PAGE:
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Endometriosis?

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What is Endometriosis?

The endometrial tissue (endometrium) forms the lining of the uterus (womb) and is usually shed during the menstrual period. Endometriosis is a non-cancerous condition characterized by the presence of patches of endometrial tissues in areas outside the uterus such as the fallopian tubes, ovaries, bladder or pelvis.

These tissues swell up during the menstrual cycle in a similar way to that within the uterus causing pain and formation of scar tissues.1 Endometriosis has been estimated to affect about 10–15% of menstruating women aged between 25 and 44 years, while it can be observed in teenagers also.  

What are the  Signs and Symptoms of Endometriosis?

A painful menstrual period (dysmenorrhea) in women over the age of 30 years is considered as a characteristic feature of endometriosis.

Abnormal menstrual cycles with variations in blood loss may also be noticed.

Other features include

  • Pain during sexual intercourse
  • Chronic lower abdominal pain that may radiate to groins
  • Hips and thighs (which may exacerbate during menstrual periods), and infertility2, 3

What are the Causes for Endometriosis?

Although the exact cause of endometriosis has not been established, it has been observed to affect the members of the same family giving it a notion of being a hereditary disorder. 

What are the risk factors for endometriosis

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There is an increased risk of its occurrence in

  • women who have their first menstrual period prematurely
  • women whose menstrual cycles are short and heavy
  • women who have their first kid after 30 years of age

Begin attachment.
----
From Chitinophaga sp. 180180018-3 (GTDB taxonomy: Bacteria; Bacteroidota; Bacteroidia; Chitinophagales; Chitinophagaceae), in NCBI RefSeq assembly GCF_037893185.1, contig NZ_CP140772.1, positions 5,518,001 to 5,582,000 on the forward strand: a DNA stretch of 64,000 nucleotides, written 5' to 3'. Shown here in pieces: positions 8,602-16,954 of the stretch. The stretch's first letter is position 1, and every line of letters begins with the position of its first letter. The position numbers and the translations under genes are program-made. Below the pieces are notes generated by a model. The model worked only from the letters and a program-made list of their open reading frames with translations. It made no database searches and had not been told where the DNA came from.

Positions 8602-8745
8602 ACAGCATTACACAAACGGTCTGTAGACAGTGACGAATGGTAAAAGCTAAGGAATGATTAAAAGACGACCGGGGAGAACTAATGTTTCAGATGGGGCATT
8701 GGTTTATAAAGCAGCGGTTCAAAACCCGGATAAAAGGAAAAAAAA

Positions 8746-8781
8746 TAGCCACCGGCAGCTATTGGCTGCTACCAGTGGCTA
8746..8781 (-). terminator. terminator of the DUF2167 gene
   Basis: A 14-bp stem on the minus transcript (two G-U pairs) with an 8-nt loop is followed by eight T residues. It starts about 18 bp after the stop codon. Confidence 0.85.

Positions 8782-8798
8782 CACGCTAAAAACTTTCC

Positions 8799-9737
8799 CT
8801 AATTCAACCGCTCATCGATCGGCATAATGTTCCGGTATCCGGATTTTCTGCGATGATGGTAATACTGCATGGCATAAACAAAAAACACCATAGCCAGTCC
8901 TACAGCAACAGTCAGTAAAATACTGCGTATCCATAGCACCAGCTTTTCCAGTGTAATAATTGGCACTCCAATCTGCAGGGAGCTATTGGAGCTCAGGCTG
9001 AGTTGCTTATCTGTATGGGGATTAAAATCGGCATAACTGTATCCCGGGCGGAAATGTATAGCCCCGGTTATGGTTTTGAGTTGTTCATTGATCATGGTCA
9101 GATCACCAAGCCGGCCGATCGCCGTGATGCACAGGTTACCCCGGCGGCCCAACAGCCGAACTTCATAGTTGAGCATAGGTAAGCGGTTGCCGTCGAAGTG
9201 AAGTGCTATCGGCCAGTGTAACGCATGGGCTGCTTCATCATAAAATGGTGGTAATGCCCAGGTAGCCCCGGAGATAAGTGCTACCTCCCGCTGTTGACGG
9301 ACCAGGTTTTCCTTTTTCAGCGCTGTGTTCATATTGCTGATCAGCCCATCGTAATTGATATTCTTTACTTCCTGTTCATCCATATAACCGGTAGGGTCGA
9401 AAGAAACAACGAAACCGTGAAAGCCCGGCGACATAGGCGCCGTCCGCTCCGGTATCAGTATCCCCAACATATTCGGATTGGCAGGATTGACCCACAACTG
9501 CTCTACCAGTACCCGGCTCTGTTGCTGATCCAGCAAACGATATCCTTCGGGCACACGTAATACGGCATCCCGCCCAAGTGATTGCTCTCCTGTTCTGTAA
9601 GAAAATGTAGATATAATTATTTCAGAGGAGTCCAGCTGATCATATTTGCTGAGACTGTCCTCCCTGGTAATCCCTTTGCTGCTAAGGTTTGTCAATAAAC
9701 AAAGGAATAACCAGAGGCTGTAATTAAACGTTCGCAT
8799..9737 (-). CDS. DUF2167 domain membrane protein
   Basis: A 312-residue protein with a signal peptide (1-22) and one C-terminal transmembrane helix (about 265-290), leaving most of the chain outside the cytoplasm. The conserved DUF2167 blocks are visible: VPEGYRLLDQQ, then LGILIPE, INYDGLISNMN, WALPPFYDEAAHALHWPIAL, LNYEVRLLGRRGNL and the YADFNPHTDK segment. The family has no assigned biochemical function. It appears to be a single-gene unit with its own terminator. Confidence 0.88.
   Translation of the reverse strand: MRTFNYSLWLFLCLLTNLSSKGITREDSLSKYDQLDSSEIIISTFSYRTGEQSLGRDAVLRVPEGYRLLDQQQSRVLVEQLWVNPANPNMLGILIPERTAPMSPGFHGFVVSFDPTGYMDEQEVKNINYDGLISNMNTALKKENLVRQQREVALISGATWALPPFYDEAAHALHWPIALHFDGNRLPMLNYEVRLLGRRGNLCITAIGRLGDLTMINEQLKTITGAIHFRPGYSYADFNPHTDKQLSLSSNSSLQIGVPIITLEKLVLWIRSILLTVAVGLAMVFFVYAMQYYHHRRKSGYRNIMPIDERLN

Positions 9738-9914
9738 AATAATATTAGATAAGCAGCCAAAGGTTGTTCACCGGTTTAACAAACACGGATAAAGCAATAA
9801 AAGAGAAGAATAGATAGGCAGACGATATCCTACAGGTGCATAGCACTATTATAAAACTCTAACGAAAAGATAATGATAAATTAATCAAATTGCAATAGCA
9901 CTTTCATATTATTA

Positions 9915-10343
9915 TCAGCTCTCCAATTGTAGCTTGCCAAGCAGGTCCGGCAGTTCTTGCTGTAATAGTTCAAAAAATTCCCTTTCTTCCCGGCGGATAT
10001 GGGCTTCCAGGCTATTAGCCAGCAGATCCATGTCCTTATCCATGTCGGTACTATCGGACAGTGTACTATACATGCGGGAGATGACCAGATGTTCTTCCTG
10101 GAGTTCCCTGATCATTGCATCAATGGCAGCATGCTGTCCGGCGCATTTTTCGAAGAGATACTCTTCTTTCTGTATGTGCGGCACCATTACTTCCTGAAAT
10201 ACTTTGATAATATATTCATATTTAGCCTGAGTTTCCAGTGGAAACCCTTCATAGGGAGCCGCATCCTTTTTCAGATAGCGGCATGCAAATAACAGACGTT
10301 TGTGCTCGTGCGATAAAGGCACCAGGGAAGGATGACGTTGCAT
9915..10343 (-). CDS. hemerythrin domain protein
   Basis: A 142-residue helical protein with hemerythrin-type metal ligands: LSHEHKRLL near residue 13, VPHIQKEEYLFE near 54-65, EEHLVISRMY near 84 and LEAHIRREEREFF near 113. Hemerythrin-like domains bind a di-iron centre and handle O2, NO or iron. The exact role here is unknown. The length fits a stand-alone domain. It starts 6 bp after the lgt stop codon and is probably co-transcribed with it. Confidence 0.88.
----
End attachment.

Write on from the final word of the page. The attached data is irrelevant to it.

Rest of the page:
• women who have never conceived

Women who have had multiple pregnancies, who exercise regularly, who consume low dose oral contraceptives are generally at a lower risk.

How is it Diagnosed?

The diagnosis is based on a comprehensive review of the history of pain and other associated symptoms, vaginal examination and specialized investigations such as ultrasound examination and laparoscopy.

What is the Treatment?

Although there is no cure for endometriosis it can be suppressed successfully. The modality of treatment can be medical, surgical or a combination of both the techniques.

The type of treatment is decided depending on the factors such as

  • The age of the patient
  • Presenting complaints
  • The desire to have a child

Along with painkillers certain drugs that can prevent the cyclic changes which occur during menstruation are advised for women, who do not desire to have a child.

Below are some of the commonly advised drugs

  • Oral contraceptives
  • Drugs belonging to the group called progestin
  • Gonadotrophin-releasing hormone agonists
  • Danazol

Surgical treatment

Surgical treatment is advised for women who desire fertility and in women with severe endometriosis.4 Depending on the severity of endometriosis, about 40–70% of women who have undergone surgery may become pregnant .4 Other women may require assisted reproductive techniques to get pregnant.

What are the Complications?

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Endometriosis is not associated with any other complications.

References:

1.Wellbery C. Diagnosis and treatment of endometriosis. Am Fam Physician. 1999; 60(6): 1753–1762, 1767–178.

2.The Merck Manual of Medical of Medical Information. Endometriosis. [homepage on the internet]. Whitehouse Station, NJ: Merck & Co., Inc.; [updated 2007 May; cited 2007 Dec 26]. Available from: http://www.merck.com/mmhe/sec22/ch245/ch245a.html

3.Hart R. Unexplained infertility, endometriosis, and fibroids. . 2003; 327(7417): 721–724.

4.Crosignani P, Olive D, Bergqvist A, et al. Advances in the management of endometriosis: An update for clinicians. Hum Reprod Update. 2006;12(2): 179–189.

Written by: healthplus24.com team

Date last updated: January 19, 2015